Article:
His smile was as wide as his Ron Burgundy moustache and his thumbs-up left us in little doubt that the sight of a new Suzuki Jimny had made his day. This little 4×4 has that effect on people. It could heal the world and make it a better place.
We were on our way back to Frankfurt following a day spent in the company of Suzuki’s off-road micro-machine. We may have taken the bend a little too quickly – about 15mph is enough if the corner is anything more than a slight crease in the road – but the spectacle of a leaning Kinetic Yellow Jimny, LED lights blazing, Bridgestone Dueler tyres screaming for mercy, brought joy to the commuter in his battered Dacia Sandero.
— Gavin Big-Surname (@MajorGav) September 17, 2018
In truth, it had been lifting spirits all day. A group of often-cynical motoring hacks arrived in Frankfurt like excitable children at the entrance to a ball pit, eager to drive this year’s most talked-about 4×4. On the streets of Germany, it generated more attention than an advert for a free bar at Oktoberfest.
Unless you’ve been locked in the Big Brother house for the past few months, you’ll know that this is essentially the fourth-generation Suzuki Jimny – a replacement for the old model that dates back to 1998.
It’s like a Ford Mustang…
Anticipation is high, to the extent that, for the first time, Suzuki GB has created a ‘register your interest’ page on its website. To date, some 3,100 people have expressed a desire to take delivery of a new Jimny in 2019. If your name’s not down, you might be disappointed.
Sure, not all of them will go on to place a deposit on the new car, but a fair proportion of the interested parties will be Suzuki Jimny loyalists – and they’ll find much to love about the new car. In fact, it’s probably the most adorable new car of 2018. Heck, you could extend that to the entire decade.
For a little car – it measures just 3,645mm to the spare wheel cover, 1,645mm wide and 1,725mm tall – there’s so much to take in. Once your eyes have adjusted to the Kinetic Yellow paint – designed to mimic safety jackets, no less – the new Jimny is filled with subtle details and neat nods to Suzuki’s heritage.
These have been outlined before, but they combine to deliver a level of showroom appeal reserved for something costing five or 10 times as much. In that respect, it’s like the Ford Mustang, offering a feel-good factor and kerb appeal way beyond the purchase cost.
Not that we know the exact price. Our best guess, following a day of pestering the press team and a couple of pre-dinner beers, is that the entry-level Jimny SZ4 will cost £16,495 and the top-spec SZ5 will weigh in at £17,995. Bank on somewhere between £15,000 and £20,000 if you’re doing your sums.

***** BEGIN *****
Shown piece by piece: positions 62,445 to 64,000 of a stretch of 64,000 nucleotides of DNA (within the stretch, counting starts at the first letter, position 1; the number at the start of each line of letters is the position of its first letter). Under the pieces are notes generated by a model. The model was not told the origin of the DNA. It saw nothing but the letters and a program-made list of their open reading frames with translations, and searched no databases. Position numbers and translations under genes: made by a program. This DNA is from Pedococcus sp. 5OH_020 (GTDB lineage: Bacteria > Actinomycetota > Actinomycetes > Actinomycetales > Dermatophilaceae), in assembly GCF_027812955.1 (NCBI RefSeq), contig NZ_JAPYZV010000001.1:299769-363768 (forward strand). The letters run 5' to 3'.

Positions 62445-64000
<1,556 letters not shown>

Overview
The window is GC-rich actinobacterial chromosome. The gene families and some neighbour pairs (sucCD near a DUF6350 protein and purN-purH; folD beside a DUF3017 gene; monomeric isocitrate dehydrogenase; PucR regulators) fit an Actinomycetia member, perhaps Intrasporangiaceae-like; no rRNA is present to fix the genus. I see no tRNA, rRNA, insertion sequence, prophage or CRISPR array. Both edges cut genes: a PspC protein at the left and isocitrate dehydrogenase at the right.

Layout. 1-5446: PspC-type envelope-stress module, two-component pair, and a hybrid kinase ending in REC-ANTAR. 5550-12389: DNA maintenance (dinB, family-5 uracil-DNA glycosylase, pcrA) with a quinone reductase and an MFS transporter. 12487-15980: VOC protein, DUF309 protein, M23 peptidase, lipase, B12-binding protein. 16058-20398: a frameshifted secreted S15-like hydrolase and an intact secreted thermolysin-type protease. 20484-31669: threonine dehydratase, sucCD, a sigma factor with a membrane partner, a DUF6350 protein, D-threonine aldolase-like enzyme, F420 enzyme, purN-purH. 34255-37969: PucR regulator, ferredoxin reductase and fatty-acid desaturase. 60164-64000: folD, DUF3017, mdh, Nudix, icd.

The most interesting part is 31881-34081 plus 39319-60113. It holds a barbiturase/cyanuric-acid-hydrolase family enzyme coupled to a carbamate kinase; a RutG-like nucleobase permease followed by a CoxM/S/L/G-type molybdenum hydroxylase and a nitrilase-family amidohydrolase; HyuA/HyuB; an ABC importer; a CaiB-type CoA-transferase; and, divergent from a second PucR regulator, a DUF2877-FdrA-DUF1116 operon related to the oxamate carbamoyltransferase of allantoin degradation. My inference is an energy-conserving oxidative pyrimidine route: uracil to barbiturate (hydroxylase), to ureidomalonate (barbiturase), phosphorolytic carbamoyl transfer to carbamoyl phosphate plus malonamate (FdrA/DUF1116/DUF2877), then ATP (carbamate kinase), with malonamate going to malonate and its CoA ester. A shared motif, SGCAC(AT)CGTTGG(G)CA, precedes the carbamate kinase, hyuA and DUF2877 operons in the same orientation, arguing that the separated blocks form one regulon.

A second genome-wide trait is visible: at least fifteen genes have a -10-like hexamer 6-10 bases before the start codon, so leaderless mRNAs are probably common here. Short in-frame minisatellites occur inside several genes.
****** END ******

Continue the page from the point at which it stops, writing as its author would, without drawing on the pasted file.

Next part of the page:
Around 70 percent will opt for the SZ5 Jimny, which offers 15-inch alloy wheels, rear privacy glass, LED headlights, climate control, leather steering wheel, navigation, smartphone link and heated front seats.
All models get selectable four-wheel drive with low-ratio transfer, dual sensor brake support, a full-size tailgate-mounted spare wheel, front fog lights, automatic headlights, high-beam assist, cruise control and Bluetooth.
Comfort and joy
We’ll come back to the equipment and specification later because you’ll be itching to know how it drives. Put it this way: look at the Jimny, imagine how you think it would drive, and you’ll be pretty much spot on. But there are one or two surprises.
Firstly, this a Suzuki Jimny you can take on the motorway without pre-arranging an appointment with a chiropractor and loading the slimline door pockets with strips of Nurofen. Comically, our test route took us straight on to one of the Autobahns heading out of perma-busy Frankfurt – hardly the Jimny’s comfort zone.
But, shock-horror, it was fine. Entering an Autobahn will require a long run-up if you don’t fancy a mirror filled with an angry Mercedes-Benz Actros, but a three-lane road is no longer out of bounds to all but the most intrepid of Jimny drivers.
Suzuki hasn’t supplied a 0-62mph time, which tells you all you need to know about the sloth-like performance of the Jimny, but the top speed is quoted at 90mph. At 120kph (75mph), the 1.5-litre petrol engine is running at 3,750rpm in fifth gear, but the noise isn’t especially intrusive. Maybe the sound is blunted by the wind noise generated by the Tonka-like shape and the door mirrors hitting the air at full force.
It’s comfortable, too. While the steering wheel cannot be adjusted for reach, and the seats don’t offer a huge amount of adjustment, it’s not hard to find a good driving position, making for comfortable progress once up to speed. Keep the Jimny within its comfort zone, and the driving experience is pleasant, bordering on very good.